Navigate to your Google Search Console dashboard and select your website. Select settings (gear icon in top right) > Users And Property Owners > enter your SEO’s email and give them full permission.

Note: even though Google run Google Search Console the tracking, clicks, views, etc.. provided isn’t 100% accurate.

Googlebot

A Googlebot is a bot used by Google to scan over the files that make up each web page. This is how Google gathers information about each web page to be used for listing/ indexing in Google’s search results.

Grey Hat

Grey Hat SEO is when the SEO techniques used to improve rankings aren’t confirmed as a good or bad SEO practice.

Grey Hat SEO is used to improve rankings but could run a small chance of gaining some sort of Google penalty in the future.

Should I let me SEO use grey hat SEO?

I’m a firm believer in sticking with what is known to work and known to be safe. Why risk a penalty when there are ways to get the same results without the risk.

If it feels like the technique used is trying to trick Google and not something that would occur naturally then there is a high chance Google will find out eventually and you’ll end up needing to pay someone to undo the grey hat work.

At the end of the day it’s up to you on if you want to risk it for the higher rankings and try grey hat SEO techniques.

Guest Post

A guest post is a post on a website that was written by a person other than the website’s regular author. This post is given to the website to post on their site in exchange for something such as exposure to the websites audience, a link to their website, building a relationship etc..

For SEO it is used to gain links to a website. This is done by writing an article or informative post for another website. The goal is to add a link in the post written. The website the post is written for publishes the article which contains the link and you then gain a new link to your website.

This SEO technique is still fairly safe in 2018 (when not overused) and is a good SEO technique for gaining high-quality links.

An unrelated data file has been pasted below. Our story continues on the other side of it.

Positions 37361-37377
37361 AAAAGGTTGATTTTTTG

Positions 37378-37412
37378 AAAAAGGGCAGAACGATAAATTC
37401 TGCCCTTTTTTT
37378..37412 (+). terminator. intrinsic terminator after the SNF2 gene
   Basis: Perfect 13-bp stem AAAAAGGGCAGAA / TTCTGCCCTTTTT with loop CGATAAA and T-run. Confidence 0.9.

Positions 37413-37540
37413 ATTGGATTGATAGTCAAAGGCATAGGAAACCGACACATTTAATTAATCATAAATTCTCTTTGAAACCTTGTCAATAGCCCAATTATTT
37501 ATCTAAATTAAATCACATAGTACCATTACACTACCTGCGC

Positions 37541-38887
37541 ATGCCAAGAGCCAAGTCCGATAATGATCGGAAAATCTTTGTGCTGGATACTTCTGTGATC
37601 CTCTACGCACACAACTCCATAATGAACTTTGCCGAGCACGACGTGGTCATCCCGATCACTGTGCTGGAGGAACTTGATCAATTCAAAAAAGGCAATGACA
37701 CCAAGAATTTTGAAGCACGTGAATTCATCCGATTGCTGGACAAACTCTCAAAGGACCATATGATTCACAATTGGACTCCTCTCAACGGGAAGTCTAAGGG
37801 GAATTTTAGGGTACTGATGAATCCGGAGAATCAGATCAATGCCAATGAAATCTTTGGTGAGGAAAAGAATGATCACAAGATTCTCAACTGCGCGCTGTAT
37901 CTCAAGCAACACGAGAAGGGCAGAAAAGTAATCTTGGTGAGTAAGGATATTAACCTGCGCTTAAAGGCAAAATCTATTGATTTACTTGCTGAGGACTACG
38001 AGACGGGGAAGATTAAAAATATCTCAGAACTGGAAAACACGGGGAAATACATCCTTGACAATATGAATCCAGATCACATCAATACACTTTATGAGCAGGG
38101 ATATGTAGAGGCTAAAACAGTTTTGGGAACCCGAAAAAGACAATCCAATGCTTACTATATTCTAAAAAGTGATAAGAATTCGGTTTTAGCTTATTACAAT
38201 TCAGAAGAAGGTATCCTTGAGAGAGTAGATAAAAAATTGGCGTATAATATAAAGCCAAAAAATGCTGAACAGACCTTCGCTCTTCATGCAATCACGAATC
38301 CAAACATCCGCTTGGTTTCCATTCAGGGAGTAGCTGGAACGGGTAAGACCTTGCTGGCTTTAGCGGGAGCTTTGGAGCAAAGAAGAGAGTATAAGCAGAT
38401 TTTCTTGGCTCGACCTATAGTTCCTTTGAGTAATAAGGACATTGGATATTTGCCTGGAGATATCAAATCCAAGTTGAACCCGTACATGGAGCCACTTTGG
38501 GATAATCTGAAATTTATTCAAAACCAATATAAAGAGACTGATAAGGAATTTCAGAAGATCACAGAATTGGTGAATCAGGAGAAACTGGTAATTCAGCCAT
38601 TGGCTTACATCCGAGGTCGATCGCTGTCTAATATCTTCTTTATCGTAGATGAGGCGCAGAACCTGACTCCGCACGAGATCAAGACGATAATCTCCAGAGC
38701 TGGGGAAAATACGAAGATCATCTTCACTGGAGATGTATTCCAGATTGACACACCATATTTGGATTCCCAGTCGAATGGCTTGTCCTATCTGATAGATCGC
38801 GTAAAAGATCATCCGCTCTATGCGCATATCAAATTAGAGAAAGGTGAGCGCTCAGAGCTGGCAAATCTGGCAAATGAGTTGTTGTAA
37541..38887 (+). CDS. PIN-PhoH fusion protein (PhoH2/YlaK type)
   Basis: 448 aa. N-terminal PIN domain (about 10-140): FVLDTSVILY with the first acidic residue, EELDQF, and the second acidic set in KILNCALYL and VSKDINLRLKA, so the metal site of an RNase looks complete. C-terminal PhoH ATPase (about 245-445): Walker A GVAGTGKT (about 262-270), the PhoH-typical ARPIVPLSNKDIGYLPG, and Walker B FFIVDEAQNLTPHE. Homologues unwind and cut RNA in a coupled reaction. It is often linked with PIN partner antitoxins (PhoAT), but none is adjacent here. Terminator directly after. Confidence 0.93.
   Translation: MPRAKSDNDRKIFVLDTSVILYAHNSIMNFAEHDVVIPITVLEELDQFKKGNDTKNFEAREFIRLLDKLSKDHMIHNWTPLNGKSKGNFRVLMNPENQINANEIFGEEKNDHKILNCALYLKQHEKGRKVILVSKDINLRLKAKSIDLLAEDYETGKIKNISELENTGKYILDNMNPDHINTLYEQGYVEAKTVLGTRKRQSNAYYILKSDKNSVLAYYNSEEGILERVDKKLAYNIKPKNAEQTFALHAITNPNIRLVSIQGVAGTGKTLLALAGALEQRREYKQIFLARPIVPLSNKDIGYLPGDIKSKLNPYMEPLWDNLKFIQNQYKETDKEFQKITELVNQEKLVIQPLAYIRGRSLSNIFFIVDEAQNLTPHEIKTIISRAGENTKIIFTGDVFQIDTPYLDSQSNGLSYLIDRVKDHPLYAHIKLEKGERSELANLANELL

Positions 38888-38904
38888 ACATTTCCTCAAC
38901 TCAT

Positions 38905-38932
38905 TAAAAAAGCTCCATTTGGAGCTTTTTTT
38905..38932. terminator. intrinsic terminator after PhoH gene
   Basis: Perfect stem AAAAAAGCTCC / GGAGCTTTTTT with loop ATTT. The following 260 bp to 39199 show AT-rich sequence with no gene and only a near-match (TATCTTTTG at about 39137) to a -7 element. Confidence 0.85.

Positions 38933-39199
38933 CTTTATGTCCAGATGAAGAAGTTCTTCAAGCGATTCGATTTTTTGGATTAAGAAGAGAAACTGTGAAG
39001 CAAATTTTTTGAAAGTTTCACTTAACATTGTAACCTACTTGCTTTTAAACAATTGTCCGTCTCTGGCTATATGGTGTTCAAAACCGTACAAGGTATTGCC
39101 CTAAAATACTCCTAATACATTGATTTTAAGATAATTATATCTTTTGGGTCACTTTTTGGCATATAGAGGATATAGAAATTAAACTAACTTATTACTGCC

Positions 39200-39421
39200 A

Header

If you hear your SEO talk about the header it can mean one of two things.

Either they are referring to the top section of your website that stays the same for every webpage and normally has your logo and top menu.

Or they are referring to the ‘head’ section in your website code (also referred to as header). This is a little hard to explain in non-technical terms but in the code that makes up your web pages, there is a section called the head tag. This section is a block of code that typically contains website information for the browser to process and contains scripts to load things like website fonts, website styling code, various tracking codes and so on…

Headings & h1 h2 h3 Tags

You might have heard your SEO talk about optimising your h1 tags or headings.

Your main heading is typically wrapped in what is called an h1 tag. It is used in website coding and styles the font to be large and in charge, to stand out as the heading of the page.

An h2 tag is like a subheading, the text above this section ‘Headings & h1 h2 h3 Tags’ is using an h2 tag. Below is the code your browser is reading to produce the subtitle above.

<h2>Headings & h1 h2 h3 Tags</h2>

h3 tags are the next step below (like a sub sub heading…). You can even go down to h6 tags. But they are rarely used.

Google uses these h1, h2, h3 elements to help understand the structure and topic of the page. Google can still guess the heading of the page without it being in an h1 tag. But why make them guess?

Obviously, you want the heading to hook in the reader but you also want it to be obvious for Google to know what that particular page is all about so they have a better idea on where to list it in the search results.

High-Quality Links

Hopefully, you know what links are. If not you can look it up on this page.

I love the word high-quality links just as much as I hate it. They can be very very hard to get but it only takes a few of these bad boys to make a huge difference in rankings

Now for the explanation:

Links pointing to your website don’t all carry equal weight. Think of a link to be like someone vouching for your website or your webpage. Take this scenario:

Your friend is looking for information about the common cold. You help them out and find 2 articles for them to read but your friend only wants to read one article. You are not a doctor so you don’t know which is the better article to give them.

You do some digging and find out one article has 3 respected well-known doctors vouching for its information, and the other has 6 potato pickers and 3 knitting experts vouching for it.

Which do you trust more? The one that has 3 experts in the field vouching for it or the one that has 9 medically untrained citizens?

I would trust the one that has experts vouching for it.

The same rule applies to links. Google is more inclined to recommend a site with fewer links of a higher quality (from experts in the field) over a website with a lot of easy to get irrelevant links.

Homepage